The TV dramas about love and family have been given twists and turns have legitimized the dysfunctional family—to the disgrace that we don’t call it dysfunctional anymore.
We have lost some of the ability to understand what authenticity looks like.
One of the skills that I wish for is to be an expert of is to take that time to write a good love letter to my wife. I was thinking about it this morning. She does so much for our family—just this morning she got all of the kids ready of church, got me ready for church—before getting herself ready, and made a dish to bring to our lunch today.
One of these days, I will produce a masterpiece of romantic literary art, but I’ve not produce it yet.
I did find, however, that you can go online to download prewritten love letters from the experts in the romantic tongues.
There are several different websites that for $35, you can download thousands of prewritten love letters—all you have to do is to input the names.
Do we do the same thing with God? We hear a good prayer—one that sound very religious and expressive, so we repeat it enough until we can recite it when it is time to give thanks, rather than finding in our hearts the thankful words to express to our God?
In Luke 17, the Bible tells a story of ten lepers that cried out to Jesus
“saying, “Jesus, Master, have mercy on us.” When Jesus saw them he said to them, “Go and show yourselves to the priests.” And as they went they were cleansed.  Then one of them, when he saw that he was healed, turned back, praising God with a loud voice; and he fell on his face at Jesus’ feet, giving him thanks. (Luke 17:13b–16a, ESV)
This is the honest picture of authenticity. This is how we must approach God.
Have we lost our ability to be thankful? Too many times we are like this man’s companions, who did not return to Jesus.
And Jesus asked the question;
“Were not ten cleansed? Where are the nine?  Was no one found to return and give praise to God except this foreigner?” (Luke 17:17b–18, ESV)
We get so caught up in the busyness of life and we neglect to look around at the blessings that we have in life.
We may thank God here and there—we may say grace at the table; But we must truly mean it.
We must approach Him, thanking him—with all of our hearts.
Pure and authentic.
We must be intentional and authentic when we give thanks to God. As David was, but Why?
David points to the fact that:
God is deserving.
David says, “I will recount all of your wonderful deeds.”.
And David saw the wonderful deeds:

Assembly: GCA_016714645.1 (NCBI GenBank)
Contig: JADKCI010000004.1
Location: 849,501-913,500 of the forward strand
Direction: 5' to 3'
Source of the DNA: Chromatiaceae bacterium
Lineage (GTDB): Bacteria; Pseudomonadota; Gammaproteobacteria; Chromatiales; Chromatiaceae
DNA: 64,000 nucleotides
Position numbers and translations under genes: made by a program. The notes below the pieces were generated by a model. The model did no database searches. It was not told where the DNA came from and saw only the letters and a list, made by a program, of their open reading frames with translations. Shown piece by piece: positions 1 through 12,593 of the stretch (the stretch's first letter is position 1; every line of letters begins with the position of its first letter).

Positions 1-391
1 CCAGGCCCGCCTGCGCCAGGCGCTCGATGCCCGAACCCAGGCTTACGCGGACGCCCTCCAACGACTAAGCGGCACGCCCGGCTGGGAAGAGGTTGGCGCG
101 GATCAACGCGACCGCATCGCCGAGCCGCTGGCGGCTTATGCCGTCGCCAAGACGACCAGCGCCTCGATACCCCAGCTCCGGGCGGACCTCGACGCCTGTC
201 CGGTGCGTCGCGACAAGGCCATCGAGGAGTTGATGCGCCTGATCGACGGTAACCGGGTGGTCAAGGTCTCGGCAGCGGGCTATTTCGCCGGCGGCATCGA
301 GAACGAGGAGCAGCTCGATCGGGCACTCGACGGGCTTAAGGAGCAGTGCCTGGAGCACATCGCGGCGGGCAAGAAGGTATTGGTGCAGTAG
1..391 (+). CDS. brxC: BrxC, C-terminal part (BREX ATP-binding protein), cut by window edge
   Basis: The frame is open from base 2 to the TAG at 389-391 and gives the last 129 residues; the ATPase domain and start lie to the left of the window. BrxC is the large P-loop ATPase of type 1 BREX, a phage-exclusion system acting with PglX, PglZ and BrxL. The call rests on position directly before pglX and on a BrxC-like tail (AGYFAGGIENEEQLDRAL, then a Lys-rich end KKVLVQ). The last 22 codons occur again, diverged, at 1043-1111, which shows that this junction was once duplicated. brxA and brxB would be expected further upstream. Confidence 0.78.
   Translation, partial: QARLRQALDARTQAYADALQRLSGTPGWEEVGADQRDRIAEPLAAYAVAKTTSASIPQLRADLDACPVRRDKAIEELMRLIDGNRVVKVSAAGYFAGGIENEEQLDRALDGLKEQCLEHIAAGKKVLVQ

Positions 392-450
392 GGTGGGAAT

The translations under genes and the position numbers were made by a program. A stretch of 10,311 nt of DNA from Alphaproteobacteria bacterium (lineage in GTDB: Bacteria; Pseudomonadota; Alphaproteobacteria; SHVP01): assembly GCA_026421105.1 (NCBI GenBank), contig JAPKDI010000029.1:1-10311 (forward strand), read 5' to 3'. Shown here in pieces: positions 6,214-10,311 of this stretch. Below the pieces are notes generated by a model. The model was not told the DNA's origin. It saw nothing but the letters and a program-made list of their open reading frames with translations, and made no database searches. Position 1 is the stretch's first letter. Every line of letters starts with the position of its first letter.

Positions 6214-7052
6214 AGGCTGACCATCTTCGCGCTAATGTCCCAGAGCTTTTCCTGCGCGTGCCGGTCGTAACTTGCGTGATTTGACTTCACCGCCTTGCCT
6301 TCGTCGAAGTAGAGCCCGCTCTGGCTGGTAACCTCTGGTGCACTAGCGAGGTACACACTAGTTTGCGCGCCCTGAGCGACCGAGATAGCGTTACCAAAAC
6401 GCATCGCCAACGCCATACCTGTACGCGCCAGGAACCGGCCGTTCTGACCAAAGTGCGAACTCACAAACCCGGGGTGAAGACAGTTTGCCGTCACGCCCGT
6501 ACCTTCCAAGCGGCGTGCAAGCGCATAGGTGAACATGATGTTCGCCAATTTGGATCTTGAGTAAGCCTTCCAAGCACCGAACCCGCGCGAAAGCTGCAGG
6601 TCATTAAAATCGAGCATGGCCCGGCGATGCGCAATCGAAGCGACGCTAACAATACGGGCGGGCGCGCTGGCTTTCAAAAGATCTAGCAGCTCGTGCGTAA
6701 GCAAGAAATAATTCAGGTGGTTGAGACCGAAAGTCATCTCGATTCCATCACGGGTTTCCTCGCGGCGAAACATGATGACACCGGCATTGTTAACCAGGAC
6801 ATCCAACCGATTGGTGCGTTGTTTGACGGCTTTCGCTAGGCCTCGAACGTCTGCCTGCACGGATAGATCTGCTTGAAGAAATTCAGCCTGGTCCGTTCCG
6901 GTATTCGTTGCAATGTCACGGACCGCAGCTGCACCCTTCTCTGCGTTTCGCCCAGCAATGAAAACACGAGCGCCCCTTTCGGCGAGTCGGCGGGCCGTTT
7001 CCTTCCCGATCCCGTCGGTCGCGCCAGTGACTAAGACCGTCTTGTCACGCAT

He had victory over his enemies.
He was anointed King of Israel.
He was given opportunity after opportunity to excel.
Not to mention the riches that he was given.
David thanks God because he sees God as the root all of his blessings.
Each year, the Awards shows will grace the TV screens across the country. The Emmy Awards, the Grammies, more importantly the CMA Awards, the Espys and the Oscars all take center stage as we anticipate the winners of best actor, sports figure, or artist.
Occasionally, you will hear “I would like to thank God.” Typically, a quick comment—but it is there.
We should make God the pivotal person to give thanks for all that we do. We shouldn’t be trite or disrespectful—but have that understanding that God is truly deserving of our thanks for all that He has done for us.
From the dust he created us.
It is him that we have to thank for our every breath.
He has given us food, water, and shelter. He gives us our meals.
He has given us families that we can find love and comfort—that stand with us while we are a million miles away, so that people from another part of the world can be free—families that stand with us through PCS moves and separations.
And beyond that, God has protected us in times of danger. He has provided us victories so that we will be able to make a difference in the world and set the example of how to live as free people.
And He has given us Salvation. Through his son, who died for us, our debts were paid.
God deserves our gratitude.
Gratitude with all our hearts.
We should all say, “I will thank the Lord”.
So this morning, as we examine our hearts we ask “Whatever Happened to Thanks-giving?” And it is an important question to ask.
But, we also must ask—how do we begin to approach God intentionally and authentically.
One of the biggest ways, we give thanks to God is by responding to him. We respond to him by acknowledging our position before him and our dependence on him.
We are all fallen before Him. We are sinners. The Bible says that the payment of sin is death and by accepting his payment, of sending his son to die on a cross, in our place we can have this debt paid for and begin looking forward and being thankful an eternal life.
One of my guiding principles is from a portion of E.M. Bounds book “The Necessity of Prayer” he writes:
“The preacher is not sent to merely induce men to join the Church, nor merely to get them to do better. It is to get them to pray, to trust God, and to keep God ever before their eyes, that they may not sin against Him.”
(Bounds, E. M. (1999). The necessity of prayer. Oak Harbor, WA: Logos Research Systems, Inc.)
And part of getting people to pray, to trust, and to keep God before their eyes is to remind them to respond to God in thankfulness.
In thankfulness, we begin to truly see, what is being done and provide all around us by the loving grace of the Father.
This morning, you can do this you can take an opportunity to respond to Christ by accepting his payment for your sin and to begin a life of thank fullness before him.
I will stand here in the front. His is an opportunity for you to come. This may be the day you wish to surrender to Christ. You also may want a moment for prayer. This is God’s invitation to you. Whatever the need in your heart, you come.
Let us pray.
This sermon was preached at USASMA Memorial Chapel. Fort Bliss, TX on 26NOV17